One glaring issue that I see is that 'monogomy' as a social value isn't very old at all. We seem (paging Foucault!) to assume that from, say, about 50 years and back our ancestors were uptight puritans, and, say, widespread infidelity is a relatively new thing, instead of pretty par for the course in most of western society. (In so far as I know anything about sexual behavior of actual Puritans, not tolerating male infidelity would separate them out from 17th century England. I do know about 1/3 of colonial era New England brides were pregnant at the time of their wedding, which indicates that at least to some extent our image of their uptightness is overblown.) To the extent infidelity was not tolerated in the 50s (Mad Men paints a different picture, one that doesn't seem historically inaccurate), the 1950s was noticeably more conservative than both the 40s and the 60s, so when people cite data from the 50s to show how society has changed, it's not necessarily indicating a trend in one direction. (E.g., age of 1st marriage in the 50s was several years lower for men and women than it was in the 1900s-1940s, which was lower than in the 1850s. I might be a little off since I'm not going to re-look up the statistic, but average age of first marriage in NW Europe from 1500-1800 was around 27 for women and 29 for men. In that sense, the 50s were an anomaly, and the current age is the norm. But, I digress.) The idea that we've invented or thought of new sexual arrangements seems to be common to every generation, and is never true.

Phoebe said...

Britta,

You're absolutely right to point out (as so many do forget!) that 1950s America =/= all of human history. But what would be, if not entirely unprecedented, largely so, would be a tolerance of extramarital this-and-that on the part of women. It doesn't tell us much in this regard that in earlier eras, pregnancy preceded a wedding, if there ever would be one. (It does help demolish the 1950s fantasy more broadly, though.)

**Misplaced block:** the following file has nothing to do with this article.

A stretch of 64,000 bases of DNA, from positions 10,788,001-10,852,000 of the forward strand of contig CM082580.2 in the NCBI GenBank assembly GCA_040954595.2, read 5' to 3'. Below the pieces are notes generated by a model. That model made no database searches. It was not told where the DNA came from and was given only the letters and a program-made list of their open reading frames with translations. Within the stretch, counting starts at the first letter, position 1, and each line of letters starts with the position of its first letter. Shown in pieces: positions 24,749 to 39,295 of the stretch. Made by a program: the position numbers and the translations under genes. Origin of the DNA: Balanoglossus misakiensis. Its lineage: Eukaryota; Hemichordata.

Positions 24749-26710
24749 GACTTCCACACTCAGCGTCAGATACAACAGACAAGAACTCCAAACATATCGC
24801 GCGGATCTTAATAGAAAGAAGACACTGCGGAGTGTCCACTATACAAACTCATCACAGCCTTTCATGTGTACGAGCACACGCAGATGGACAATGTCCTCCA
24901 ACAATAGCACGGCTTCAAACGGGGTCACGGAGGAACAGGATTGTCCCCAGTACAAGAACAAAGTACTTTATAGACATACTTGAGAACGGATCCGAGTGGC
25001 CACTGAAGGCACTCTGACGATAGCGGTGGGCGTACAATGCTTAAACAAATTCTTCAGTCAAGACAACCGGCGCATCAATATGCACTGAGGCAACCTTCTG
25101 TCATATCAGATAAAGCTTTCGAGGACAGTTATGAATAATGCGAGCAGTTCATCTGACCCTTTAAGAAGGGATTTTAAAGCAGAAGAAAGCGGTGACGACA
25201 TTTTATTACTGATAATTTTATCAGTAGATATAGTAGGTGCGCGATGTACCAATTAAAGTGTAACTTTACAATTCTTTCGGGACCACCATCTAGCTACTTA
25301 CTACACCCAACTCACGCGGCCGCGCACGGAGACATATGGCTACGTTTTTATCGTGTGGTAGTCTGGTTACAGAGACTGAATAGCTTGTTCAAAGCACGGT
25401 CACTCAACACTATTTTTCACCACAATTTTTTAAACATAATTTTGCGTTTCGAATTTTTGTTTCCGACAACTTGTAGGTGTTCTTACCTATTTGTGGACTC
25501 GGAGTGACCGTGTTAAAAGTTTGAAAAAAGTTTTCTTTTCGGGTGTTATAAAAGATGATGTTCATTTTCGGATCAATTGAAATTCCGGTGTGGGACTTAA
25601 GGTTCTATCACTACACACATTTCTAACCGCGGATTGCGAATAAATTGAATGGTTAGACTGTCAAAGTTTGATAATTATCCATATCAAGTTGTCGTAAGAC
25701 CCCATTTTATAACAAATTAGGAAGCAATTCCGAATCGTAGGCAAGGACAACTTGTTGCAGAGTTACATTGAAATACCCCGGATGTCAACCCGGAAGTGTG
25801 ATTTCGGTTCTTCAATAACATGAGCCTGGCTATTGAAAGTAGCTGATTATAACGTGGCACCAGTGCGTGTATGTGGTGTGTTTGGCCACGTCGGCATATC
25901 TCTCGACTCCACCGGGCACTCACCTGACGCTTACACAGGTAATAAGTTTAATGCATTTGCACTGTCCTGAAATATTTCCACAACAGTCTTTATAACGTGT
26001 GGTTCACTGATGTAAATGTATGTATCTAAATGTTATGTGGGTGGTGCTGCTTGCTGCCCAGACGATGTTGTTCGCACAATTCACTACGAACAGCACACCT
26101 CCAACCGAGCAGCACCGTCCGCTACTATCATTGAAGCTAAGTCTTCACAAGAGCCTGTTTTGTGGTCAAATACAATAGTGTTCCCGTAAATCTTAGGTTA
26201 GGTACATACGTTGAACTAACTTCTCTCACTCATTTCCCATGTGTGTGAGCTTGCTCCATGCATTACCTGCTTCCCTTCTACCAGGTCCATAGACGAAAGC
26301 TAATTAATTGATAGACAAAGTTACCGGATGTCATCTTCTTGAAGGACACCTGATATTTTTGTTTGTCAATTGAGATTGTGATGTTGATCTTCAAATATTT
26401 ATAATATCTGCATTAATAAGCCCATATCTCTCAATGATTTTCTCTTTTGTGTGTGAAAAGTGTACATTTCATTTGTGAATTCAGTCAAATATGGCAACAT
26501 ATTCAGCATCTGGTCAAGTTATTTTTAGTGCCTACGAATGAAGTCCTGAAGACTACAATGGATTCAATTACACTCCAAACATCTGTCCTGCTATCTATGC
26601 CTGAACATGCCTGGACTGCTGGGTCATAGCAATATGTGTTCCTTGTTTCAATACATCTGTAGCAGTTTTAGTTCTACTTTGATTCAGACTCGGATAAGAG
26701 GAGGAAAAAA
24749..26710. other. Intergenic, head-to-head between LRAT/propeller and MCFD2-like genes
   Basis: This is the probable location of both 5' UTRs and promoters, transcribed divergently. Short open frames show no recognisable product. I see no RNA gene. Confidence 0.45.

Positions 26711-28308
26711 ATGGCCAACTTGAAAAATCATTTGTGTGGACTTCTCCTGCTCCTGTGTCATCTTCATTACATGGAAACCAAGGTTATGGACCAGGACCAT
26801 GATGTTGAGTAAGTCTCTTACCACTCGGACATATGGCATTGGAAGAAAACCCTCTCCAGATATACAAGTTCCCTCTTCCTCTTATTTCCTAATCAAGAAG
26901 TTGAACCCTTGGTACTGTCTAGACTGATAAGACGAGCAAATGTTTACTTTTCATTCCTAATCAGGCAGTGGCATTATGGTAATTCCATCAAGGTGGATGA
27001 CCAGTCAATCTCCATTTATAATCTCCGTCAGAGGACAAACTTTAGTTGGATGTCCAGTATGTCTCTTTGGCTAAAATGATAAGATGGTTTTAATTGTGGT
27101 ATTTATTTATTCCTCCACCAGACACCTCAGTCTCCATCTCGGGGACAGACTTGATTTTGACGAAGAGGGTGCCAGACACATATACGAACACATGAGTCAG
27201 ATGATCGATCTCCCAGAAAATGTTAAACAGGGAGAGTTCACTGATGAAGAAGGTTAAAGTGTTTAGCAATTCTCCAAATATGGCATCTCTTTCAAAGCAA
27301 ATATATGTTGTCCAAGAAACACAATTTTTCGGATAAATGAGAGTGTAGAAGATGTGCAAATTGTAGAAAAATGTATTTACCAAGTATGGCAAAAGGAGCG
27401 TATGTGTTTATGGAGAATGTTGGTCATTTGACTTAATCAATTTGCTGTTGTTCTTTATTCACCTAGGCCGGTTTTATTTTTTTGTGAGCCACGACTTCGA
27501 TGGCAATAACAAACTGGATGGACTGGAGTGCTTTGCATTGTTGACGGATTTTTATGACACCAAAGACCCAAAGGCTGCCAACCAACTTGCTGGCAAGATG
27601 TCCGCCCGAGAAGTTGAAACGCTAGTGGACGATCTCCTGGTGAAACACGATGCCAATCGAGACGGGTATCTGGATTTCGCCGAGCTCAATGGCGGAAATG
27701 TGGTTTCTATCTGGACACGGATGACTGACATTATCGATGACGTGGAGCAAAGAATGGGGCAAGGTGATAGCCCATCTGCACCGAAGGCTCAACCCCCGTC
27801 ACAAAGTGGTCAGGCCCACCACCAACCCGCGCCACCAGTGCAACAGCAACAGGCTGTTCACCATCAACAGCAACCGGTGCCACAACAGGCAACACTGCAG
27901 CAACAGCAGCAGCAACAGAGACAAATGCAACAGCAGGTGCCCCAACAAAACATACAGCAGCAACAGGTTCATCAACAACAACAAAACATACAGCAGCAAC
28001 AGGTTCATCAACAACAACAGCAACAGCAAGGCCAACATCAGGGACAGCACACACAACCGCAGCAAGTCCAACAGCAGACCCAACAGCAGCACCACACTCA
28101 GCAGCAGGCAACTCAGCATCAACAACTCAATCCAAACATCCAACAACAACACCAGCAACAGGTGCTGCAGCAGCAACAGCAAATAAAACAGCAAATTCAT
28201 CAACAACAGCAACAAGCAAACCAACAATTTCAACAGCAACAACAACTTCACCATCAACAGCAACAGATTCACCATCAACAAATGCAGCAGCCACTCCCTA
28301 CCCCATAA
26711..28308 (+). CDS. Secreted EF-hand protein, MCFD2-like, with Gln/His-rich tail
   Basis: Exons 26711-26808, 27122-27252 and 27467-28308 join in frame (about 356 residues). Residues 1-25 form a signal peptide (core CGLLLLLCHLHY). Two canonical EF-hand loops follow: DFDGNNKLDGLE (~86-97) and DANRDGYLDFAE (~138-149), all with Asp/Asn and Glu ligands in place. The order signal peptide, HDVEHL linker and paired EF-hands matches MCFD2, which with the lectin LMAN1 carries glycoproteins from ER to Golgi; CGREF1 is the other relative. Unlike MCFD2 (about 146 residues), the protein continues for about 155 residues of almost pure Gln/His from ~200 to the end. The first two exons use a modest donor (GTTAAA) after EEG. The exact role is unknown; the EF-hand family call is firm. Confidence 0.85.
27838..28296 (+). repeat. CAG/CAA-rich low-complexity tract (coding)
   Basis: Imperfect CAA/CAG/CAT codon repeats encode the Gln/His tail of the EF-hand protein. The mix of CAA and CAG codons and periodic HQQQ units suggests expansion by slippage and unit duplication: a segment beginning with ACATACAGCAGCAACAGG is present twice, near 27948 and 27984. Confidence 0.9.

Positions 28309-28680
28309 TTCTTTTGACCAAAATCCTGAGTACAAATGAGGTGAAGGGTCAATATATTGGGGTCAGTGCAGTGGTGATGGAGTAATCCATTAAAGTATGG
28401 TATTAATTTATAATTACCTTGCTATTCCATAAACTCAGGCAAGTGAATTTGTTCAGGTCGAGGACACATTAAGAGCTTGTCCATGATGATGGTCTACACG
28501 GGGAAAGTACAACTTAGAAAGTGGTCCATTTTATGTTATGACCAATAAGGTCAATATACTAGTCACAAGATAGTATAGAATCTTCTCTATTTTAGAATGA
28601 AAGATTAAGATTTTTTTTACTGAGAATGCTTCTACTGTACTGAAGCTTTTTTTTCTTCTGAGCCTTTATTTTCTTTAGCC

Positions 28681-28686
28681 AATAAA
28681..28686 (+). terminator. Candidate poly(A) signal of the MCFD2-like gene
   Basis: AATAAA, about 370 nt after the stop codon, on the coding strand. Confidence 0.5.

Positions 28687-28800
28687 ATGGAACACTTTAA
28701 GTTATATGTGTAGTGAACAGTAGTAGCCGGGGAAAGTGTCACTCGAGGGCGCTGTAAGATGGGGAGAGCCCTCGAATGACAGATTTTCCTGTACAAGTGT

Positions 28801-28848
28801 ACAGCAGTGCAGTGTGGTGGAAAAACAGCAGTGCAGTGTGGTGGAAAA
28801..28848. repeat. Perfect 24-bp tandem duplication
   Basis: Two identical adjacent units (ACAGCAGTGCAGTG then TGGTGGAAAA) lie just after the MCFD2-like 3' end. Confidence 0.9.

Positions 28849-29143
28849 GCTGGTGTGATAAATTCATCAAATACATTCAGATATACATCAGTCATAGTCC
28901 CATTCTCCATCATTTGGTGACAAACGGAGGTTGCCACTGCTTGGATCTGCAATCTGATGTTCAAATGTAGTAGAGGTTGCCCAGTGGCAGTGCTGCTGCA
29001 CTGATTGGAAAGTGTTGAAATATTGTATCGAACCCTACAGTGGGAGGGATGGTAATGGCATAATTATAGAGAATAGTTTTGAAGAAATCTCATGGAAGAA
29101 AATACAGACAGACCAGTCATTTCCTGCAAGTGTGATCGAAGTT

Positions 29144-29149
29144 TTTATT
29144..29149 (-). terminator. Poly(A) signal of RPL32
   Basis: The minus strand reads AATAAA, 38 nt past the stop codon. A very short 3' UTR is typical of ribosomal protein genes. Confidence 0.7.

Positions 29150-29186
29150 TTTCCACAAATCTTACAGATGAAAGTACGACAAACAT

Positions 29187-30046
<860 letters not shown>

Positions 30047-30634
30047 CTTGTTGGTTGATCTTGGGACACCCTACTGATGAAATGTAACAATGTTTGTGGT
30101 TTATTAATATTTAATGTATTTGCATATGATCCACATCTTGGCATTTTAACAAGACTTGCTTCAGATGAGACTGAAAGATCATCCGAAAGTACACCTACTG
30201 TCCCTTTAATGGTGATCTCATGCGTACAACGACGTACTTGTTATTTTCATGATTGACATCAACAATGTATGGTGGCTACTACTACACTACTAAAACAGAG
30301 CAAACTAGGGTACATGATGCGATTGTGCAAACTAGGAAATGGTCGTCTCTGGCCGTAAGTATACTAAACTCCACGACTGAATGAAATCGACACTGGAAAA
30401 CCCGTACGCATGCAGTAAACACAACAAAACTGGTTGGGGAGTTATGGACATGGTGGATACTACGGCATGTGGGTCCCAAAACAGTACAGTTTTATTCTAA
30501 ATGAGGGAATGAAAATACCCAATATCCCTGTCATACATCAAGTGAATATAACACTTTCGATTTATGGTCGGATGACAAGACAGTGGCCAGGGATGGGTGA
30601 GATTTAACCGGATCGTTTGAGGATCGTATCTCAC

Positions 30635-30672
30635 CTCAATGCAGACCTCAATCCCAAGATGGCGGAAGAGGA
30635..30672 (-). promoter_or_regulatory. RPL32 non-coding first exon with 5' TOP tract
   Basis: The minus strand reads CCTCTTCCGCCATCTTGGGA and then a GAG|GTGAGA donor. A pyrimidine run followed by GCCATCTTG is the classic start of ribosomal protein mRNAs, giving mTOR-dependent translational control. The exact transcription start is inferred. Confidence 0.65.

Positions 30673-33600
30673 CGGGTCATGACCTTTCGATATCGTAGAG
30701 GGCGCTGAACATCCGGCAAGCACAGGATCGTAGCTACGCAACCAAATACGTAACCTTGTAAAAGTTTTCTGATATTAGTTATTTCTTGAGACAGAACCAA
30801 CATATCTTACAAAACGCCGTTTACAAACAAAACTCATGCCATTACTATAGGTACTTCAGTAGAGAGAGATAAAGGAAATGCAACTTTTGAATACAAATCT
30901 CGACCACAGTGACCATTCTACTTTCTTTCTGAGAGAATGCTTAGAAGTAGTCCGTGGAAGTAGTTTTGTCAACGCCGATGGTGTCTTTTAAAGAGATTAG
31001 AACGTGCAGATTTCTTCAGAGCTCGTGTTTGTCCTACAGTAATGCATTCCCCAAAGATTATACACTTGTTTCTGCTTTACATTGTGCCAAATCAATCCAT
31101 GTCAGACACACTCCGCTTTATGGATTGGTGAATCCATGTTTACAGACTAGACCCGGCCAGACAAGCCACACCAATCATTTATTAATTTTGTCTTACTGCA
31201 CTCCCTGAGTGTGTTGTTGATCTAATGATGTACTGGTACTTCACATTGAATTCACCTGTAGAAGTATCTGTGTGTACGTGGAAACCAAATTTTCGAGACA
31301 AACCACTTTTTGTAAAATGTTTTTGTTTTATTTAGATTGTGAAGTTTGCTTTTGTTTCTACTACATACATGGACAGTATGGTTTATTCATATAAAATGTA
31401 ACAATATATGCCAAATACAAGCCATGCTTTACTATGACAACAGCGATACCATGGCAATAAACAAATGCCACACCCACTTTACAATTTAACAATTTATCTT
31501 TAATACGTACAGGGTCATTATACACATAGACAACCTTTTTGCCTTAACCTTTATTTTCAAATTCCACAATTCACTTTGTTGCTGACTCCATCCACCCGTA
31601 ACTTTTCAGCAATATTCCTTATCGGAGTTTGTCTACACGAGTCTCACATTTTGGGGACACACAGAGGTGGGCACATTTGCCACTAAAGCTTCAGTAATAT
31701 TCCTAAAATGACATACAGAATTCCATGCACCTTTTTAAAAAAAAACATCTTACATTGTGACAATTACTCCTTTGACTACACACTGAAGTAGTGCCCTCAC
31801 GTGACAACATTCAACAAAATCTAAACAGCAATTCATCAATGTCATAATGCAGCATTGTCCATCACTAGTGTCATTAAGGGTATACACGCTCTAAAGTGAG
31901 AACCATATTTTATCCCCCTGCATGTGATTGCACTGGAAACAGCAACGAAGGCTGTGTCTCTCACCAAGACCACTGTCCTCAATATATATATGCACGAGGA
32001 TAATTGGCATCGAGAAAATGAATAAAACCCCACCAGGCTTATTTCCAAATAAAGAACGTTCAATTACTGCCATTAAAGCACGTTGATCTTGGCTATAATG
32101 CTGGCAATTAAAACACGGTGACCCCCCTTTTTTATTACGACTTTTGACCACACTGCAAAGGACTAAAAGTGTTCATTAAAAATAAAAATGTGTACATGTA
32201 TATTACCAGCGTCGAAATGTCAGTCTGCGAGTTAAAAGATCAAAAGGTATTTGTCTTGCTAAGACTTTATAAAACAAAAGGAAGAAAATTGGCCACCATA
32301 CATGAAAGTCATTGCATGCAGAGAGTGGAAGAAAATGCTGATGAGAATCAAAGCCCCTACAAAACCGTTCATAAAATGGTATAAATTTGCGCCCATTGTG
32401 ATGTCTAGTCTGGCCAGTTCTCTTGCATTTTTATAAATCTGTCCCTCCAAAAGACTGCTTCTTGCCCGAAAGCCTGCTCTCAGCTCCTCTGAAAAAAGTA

Was there ever a time when men didn't care if the kids they were raising were their own? In principle, with effective contraception and legal abortion, these concerns could be lessened, but they wouldn't be eliminated, certainly not if "monogamish" overlaps with the years a couple is actively trying to conceive.

Petey said...

"I am curious what you mean by sexuality. Certainly in terms of biological functions related to sexuality men and women are different (i.e. who gives birth)..."

The whole kit and kaboodle.

Differing physical anatomy, differing sexual lifecycles, differing roles in reproduction, differing ways of attracting mates, and we can go on and on and on. It's a deep topic.

"...but, I think it's hard to say anything beyond that about behaviors, norms, or desires."

I heartily agree that it's difficult. But difficult or not, I think it's incredibly important to have at least some understanding of the various essentialisms in order to sanely understand how various social constructs around sexuality have popped up in the past, exist in the present, and might be constructed in the future.

"One of the many many flaws with ev psych is all their experiments are done on American college students, which really can't tell us about anything except for the mores of American 18-22 year olds."

No doubt. It's a single snapshot of an amazingly plastic species.

My recommendation is to go way back. Look at chimp and bonobo sexuality, then look at the various extinct human forms that ran around for a few million years and see how much they'd changed from chimps and bonobos in terms of sexuality, and then look at the (relatively short) pre-history and history of our particular species, which, crucially, is the first one to be plastic enough to be able to form social constructs.

My favored intro is Jared Diamond's The Third Chimpanzee. (The focus of the book makes it no accident that he copied part of its material to write the shorter Why Is Sex Fun?.)